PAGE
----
Please see LOWDOWN / 25

Memorial Day Weekend



Thursday, February 14, 2013 The Bakersfield Californian

Eye Street

Cupid aims arrows at cancer with benefit BY MIRANDA WHITWORTH Contributing writer


he Help Cupid Shoot Out Cancer dinner Friday is a postValentine’s Day celebration that’s giving attendees a chance to prolong the romance while helping one family in their fight against cancer. Proceeds from the event will benefit a Relay for Life group —Team Hope — in their efforts to raise money for the May event. The team, made up of a closeknit group of friends and family, has participated in Relay for Life off and on for several years, but efforts kicked into high gear in 2010 when three family members were diagnosed with cancer in a six-month period. Teresa Martinez was the first member of the team to receive devastating news when her daughter Madelyn — 13 months old at the time — was experiencing chronic ear pain. A subsequent seizure required a trip to the emergency room. “We found out she didn’t have an ear infection and that there was something going on neurologically. We had to take her to Children’s Hospital in Madera, and within five days we found out she had cancer.” Madelyn was diagnosed with neuroblastoma, a condition that attacks the nervous system and most often occurs in infants. Two month later,

Help Cupid Shoot Out Cancer When: 8 p.m. Friday Where: The Nile Night Club, 1721 19th St. Admission: $25 Information: 859-8452

Martinez’s cousin Jorge Montes was diagnosed with testicular cancer and that summer, Martinez’s aunt, Judy Colbert, received word that she had breast cancer. The domino effect was devastating for relatives, Martinez said, but it also served to galvanize them. “We had been taking part in Relay for Life but not that consistently. After all of that we decided that we really needed to do something. So ever since 2010, we have been really hitting it hard to raise as much money as we can to help find a cure.” Madelyn, Jorge and Judy are now cancer free, but that good news hasn’t put Team Hope’s efforts on the back burner. Though the Valentine’s dance is a first for Team Hope, the family is experienced at turning parties into major fundraisers. The group hosts a pub crawl every March, bringing hundreds together for a good time

and a good cause, and members sell candy and other items throughout the year. Martinez said the hard work really adds up. “Last year with the pub crawl and all of the other stuff we did we were able to raise about $9,000 and this year, because of the dance, we really want to raise about $15,000. That’s our goal.” Martinez added that Team Hope will donate a portion of the proceeds raised to local radio personality and breast cancer survivor Nikki Reyes. “We heard about her condition last fall and we just really wanted to help her pay her medical bills. So we are going to give some of the money we raise at the dance and our upcoming pub crawl to her.” With their eyes on Friday and their Relay for Life efforts, Team Hope has a new reason to target cancer: a fourth member of the family has been diagnosed. “This year my grandmother was diagnosed with stage four cancer and it has been super hard on all of us. But we are such a closeknit family we know that we can get through this and we want to be able to help other families that are going through this as well.” The Nile has donated the use of the venue and the dinner, a traditional meal of enchiladas, rice and beans.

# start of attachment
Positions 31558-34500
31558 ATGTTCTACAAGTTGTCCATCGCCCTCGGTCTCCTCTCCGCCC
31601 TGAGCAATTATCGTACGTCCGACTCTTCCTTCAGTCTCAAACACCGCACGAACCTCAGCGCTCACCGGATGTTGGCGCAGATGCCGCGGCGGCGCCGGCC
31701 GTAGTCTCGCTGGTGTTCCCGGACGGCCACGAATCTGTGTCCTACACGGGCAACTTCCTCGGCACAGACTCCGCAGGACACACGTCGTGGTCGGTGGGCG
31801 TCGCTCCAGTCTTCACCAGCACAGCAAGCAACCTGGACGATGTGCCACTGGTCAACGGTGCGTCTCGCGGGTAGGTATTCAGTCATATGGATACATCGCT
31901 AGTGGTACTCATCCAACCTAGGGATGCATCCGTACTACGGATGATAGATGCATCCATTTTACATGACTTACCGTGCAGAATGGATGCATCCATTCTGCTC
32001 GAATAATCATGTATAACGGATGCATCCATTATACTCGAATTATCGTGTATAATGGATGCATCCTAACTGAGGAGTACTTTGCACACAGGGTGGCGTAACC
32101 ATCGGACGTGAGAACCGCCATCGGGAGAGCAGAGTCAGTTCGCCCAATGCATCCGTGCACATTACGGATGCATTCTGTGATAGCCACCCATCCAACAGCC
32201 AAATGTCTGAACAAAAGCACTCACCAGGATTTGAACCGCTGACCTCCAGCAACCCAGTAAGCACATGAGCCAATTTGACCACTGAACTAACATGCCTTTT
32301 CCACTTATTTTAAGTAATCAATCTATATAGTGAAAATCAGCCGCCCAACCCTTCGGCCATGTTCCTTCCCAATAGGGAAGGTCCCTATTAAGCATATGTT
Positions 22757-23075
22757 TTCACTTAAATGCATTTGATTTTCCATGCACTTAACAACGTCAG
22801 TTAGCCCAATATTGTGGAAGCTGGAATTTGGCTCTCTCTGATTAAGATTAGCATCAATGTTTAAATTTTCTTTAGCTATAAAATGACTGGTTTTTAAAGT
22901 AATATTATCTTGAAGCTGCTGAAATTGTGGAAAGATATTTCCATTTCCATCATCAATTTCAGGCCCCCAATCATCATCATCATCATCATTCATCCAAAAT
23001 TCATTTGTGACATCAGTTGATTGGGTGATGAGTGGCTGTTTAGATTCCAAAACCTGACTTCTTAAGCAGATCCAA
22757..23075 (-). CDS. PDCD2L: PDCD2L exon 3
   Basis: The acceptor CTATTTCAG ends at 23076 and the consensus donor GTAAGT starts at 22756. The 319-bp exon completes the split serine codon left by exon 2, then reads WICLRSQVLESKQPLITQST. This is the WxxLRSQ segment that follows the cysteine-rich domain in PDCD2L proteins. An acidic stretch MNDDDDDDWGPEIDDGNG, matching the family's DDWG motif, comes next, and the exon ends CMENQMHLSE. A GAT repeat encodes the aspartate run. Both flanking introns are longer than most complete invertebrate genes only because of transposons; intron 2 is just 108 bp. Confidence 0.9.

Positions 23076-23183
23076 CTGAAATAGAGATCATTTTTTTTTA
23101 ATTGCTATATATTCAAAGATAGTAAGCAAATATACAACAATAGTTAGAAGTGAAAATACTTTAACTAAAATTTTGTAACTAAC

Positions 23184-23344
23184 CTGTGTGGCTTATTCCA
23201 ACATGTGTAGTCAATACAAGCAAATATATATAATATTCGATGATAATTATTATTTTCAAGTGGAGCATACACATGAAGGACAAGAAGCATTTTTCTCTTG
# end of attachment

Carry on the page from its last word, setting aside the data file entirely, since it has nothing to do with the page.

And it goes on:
will be local bands all weekend long playing. And most of it (music) is in the parade, other than what is in the park.” Along with Out of the Blue, other groups performing in Riverside Park are Another Roadside Attraction, Wonderland Soup Kitchen, Jest Reason, Downfinger, Allasso and Fight Like This. Also on the roster are the usual activities, such as the children’s carnival; pet, costume, whiskerino and frogjumping contests; and the results of the race for Whiskey Flat honorary mayor. The race is between Sharp Shootin Jami (Jami Ward) and Tee Totalin’ Tony (Tony Julio) who, like all Whiskey Flat mayoral candidates, are raising funds in part to benefit a nonprofit. Ward selected Kern Valley Youth Football & Cheer while Julio is supporting Southern Sierra Council Boy Scout Troop 690 and Small Miracles, which assists families of children with cancer. Forty percent of what the candidates earn goes to their respective charities, Borthick said. Putting money and resources back into the community helps drive the annual event, but it’s all possible because of support from local businesses and residents.

“Without volunteers, we couldn’t do it. They have been astounding this year. I’m just blown away by it, when you think about what the chamber has done for the community. With all the help we get, we’ve given more than $150,000 back to the community to nonprofit organizations. People don’t know all the good we do.” Borthick, who spends much of the weekend busy serving customers at her namesake diner, said that it’s the passion to build a better community for generations to come that keeps her involved. “In November, I’m 70. I have six grandchildren and a seventh on the way in July. That’s why I try to make this a good community. It’s kept me going.” With clear skies predicted, Borthick is optimistic the valley will see the 50,000 visitors it has enjoyed the past few years. “The better the weather is the more people come, and the weather is promising. We could sure use the people. It’s been so slow. I’m not depressed, but the valley has been depressed. ... (Whiskey Flat Days) lets people know we’re here, we’re alive.” Cain also expects it to be a lively event. “It’s a good weekend. Especially if you want to get out of Bakersfield. And everyone wants to get out of Bakersfield.”